Indonesia has made steady progress to rebuilding Central Sulawesi following the earthquake and tsunami disaster, with recovery operations underway.
President Jokowi highlighted that emergency workers are making progress with relief efforts, reiterating that evacuation efforts are the top priority. ‘After that, the reconstruction and rehabilitation will be done,’ said Jokowi.
The National Disaster Management Agency (Badan Nasional Penanggulangan Bencana, or BNPB) is attending to the needs of the victims of the disaster, including those in remote areas. Coordinating Minister for Political, Legal and Human Rights Affairs Wiranto spoke out on Thursday 4 October 2018 to emphasise the need for transporting food, medicine, shelter and sanitation supplies to those displaced, advising that helicopters were already in operation to reach the more isolated parts of the region.
BNPB Head of Data, Information and Public Relations Sutopo also highlighted that communication has been established with most of the affected regions, with the rest to follow shortly as relief teams of more than 6,300 personnel move through Palu City, Donggala, Sigi and Parigi Moutong to evacuate and rescue victims.
As of Thursday 4 October, 480 survivors of the disaster landed in Surabaya, transported in 3 waves beginning Wednesday evening. The final wave of 180 victims of the earthquake arrived from Kupang and Donggala, Central Sulawesi. Most of those arriving have been able to stay with relatives in East and Central Java, and other arrangements have been made for remaining survivors. 56 survivors also arrived in Tasikmalaya on Thursday.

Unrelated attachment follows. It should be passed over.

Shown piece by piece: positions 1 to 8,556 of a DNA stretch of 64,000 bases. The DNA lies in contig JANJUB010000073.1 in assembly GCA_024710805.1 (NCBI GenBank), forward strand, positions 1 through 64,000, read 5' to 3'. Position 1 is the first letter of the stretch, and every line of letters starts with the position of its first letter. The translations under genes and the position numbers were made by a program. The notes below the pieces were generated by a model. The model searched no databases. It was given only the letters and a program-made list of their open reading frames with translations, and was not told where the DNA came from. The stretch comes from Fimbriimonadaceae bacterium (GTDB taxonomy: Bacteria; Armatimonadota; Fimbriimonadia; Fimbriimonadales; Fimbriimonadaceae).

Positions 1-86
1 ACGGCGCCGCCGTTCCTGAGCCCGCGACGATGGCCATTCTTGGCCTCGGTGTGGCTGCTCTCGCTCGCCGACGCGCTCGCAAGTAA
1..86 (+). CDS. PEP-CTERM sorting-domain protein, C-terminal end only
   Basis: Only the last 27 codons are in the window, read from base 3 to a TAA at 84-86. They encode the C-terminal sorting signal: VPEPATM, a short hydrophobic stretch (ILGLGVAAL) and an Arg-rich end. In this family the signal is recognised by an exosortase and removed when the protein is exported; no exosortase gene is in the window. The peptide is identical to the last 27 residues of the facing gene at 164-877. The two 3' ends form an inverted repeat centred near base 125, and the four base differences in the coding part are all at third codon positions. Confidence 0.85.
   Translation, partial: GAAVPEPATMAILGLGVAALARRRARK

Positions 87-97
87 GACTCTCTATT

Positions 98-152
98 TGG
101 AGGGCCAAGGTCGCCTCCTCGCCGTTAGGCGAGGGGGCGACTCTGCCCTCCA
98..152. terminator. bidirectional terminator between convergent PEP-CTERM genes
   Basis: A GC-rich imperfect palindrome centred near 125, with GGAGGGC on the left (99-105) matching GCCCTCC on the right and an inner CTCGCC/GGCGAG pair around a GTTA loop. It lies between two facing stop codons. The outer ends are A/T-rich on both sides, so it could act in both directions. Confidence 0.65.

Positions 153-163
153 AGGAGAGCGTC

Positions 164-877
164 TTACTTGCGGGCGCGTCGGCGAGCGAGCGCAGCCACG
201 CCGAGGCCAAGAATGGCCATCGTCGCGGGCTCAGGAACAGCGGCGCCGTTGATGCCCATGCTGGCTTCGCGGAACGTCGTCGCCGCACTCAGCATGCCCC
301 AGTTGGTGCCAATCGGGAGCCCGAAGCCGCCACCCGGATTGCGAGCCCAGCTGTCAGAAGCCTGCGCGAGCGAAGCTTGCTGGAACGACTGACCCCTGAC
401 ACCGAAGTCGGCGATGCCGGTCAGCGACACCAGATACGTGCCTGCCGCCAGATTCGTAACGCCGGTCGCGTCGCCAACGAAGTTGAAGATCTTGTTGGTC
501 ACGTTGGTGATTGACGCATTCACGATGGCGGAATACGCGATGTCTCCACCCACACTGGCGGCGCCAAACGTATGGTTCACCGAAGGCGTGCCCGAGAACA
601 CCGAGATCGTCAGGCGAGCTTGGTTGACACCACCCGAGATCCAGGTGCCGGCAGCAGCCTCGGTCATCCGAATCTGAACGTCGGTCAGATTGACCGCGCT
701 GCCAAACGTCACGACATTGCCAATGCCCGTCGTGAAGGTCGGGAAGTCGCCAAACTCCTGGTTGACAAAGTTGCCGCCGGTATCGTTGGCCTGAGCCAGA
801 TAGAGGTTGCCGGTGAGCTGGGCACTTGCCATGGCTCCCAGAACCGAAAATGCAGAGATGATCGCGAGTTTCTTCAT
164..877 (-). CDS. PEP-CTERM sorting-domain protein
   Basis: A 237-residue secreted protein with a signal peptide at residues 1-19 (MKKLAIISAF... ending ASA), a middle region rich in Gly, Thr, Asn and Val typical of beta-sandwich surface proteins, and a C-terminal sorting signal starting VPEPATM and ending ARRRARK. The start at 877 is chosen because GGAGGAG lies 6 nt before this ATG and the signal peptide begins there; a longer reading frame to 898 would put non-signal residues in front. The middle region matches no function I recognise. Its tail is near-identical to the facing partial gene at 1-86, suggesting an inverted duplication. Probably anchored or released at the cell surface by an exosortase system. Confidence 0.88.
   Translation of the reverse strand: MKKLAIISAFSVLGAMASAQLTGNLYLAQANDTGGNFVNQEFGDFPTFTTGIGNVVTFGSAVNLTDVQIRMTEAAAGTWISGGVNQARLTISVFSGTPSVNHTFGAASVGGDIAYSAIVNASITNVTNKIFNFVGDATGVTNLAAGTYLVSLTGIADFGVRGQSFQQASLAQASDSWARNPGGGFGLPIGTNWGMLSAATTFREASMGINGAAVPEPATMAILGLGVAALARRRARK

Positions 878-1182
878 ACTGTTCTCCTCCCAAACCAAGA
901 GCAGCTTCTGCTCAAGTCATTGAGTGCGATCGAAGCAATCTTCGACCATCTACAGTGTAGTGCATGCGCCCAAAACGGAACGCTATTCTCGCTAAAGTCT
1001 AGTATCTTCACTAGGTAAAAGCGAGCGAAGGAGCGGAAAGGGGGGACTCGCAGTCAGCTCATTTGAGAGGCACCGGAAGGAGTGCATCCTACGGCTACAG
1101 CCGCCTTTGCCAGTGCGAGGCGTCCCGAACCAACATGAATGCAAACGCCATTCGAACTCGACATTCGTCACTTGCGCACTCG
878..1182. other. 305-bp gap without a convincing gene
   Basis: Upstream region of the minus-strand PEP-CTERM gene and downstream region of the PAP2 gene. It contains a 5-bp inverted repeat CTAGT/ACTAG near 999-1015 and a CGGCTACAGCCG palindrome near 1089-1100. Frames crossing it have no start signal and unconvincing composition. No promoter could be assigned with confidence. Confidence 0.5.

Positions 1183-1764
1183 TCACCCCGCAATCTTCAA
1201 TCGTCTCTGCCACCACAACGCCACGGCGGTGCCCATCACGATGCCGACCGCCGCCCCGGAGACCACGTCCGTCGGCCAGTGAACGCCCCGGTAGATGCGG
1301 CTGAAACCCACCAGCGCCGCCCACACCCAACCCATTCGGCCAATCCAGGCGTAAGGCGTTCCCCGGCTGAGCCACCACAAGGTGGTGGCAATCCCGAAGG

Residents of Palu City still have limited access to clean water; many water pipelines were severely damaged through the earthquake and tsunami. Resident of Southern Palu District Eni, aged 24, spoke to KOMPAS about how she travels long distances between her home and the river to get water after a spring was uncovered in the river. Other earthquake victims detailed how they have been forced to wash their clothes and bathe in the river due to network outages. Despite these challenges, residents of the area remain hopeful that relief efforts will soon alleviate the situation.
Infrastructure recovery in the region has also begun, including electricity networks and roads leading into the regions affected by the earthquake and tsunami. Logistical support and fuel have also begun arriving in areas damaged through the disaster.
Anutapura General Hospital in Palu has been treating victims of the disaster in tents in the open courtyard behind the collapsed hospital. Herri Mulyadi, Deputy Director of Service for the hospital, said blood supply levels were still able to support victims, saying ‘We are supported by approximately 40 doctors from the Cipto Mangunkusumo Hospital (RSCM), the Indonesian Doctors’ Association, the Ministry of Health and Hasanuddin University. Almost all cities have sent donations of medical supplies, as well as medical staff to assist with the influx of patients.
As of Friday 5 October, the death toll exceeded 1,550 as evacuation and rescue efforts continue to progress. Aid from the international community has begun to reach survivors, with emergency workers delivering the support to where it’s needed most.